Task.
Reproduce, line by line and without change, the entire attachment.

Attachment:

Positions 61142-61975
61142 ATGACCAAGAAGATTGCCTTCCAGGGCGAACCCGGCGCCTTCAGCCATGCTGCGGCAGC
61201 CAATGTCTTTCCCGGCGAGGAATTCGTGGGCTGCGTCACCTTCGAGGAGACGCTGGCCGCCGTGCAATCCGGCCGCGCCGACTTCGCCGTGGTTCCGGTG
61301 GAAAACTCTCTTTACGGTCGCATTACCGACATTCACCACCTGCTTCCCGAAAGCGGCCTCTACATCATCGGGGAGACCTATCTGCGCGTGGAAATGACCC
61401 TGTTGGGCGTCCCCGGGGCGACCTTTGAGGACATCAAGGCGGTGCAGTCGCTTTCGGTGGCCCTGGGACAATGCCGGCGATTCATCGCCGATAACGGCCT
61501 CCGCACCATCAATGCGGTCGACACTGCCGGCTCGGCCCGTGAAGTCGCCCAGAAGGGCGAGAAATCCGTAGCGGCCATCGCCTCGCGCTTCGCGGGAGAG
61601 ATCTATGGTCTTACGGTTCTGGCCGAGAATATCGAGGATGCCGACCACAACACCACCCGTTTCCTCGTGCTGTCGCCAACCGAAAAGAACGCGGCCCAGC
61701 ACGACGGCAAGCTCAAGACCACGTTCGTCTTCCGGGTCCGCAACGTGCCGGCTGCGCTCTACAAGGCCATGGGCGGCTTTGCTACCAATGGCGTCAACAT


Positions 61142-61975
61142 ATGACCAAGAAGATTGCCTTCCAGGGCGAACCCGGCGCCTTCAGCCATGCTGCGGCAGC
61201 CAATGTCTTTCCCGGCGAGGAATTCGTGGGCTGCGTCACCTTCGAGGAGACGCTGGCCGCCGTGCAATCCGGCCGCGCCGACTTCGCCGTGGTTCCGGTG
61301 GAAAACTCTCTTTACGGTCGCATTACCGACATTCACCACCTGCTTCCCGAAAGCGGCCTCTACATCATCGGGGAGACCTATCTGCGCGTGGAAATGACCC
61401 TGTTGGGCGTCCCCGGGGCGACCTTTGAGGACATCAAGGCGGTGCAGTCGCTTTCGGTGGCCCTGGGACAATGCCGGCGATTCATCGCCGATAACGGCCT
61501 CCGCACCATCAATGCGGTCGACACTGCCGGCTCGGCCCGTGAAGTCGCCCAGAAGGGCGAGAAATCCGTAGCGGCCATCGCCTCGCGCTTCGCGGGAGAG
61601 ATCTATGGTCTTACGGTTCTGGCCGAGAATATCGAGGATGCCGACCACAACACCACCCGTTTCCTCGTGCTGTCGCCAACCGAAAAGAACGCGGCCCAGC
61701 ACGACGGCAAGCTCAAGACCACGTTCGTCTTCCGGGTCCGCAACGTGCCGGCTGCGCTCTACAAGGCCATGGGCGGCTTTGCTACCAATGGCGTCAACAT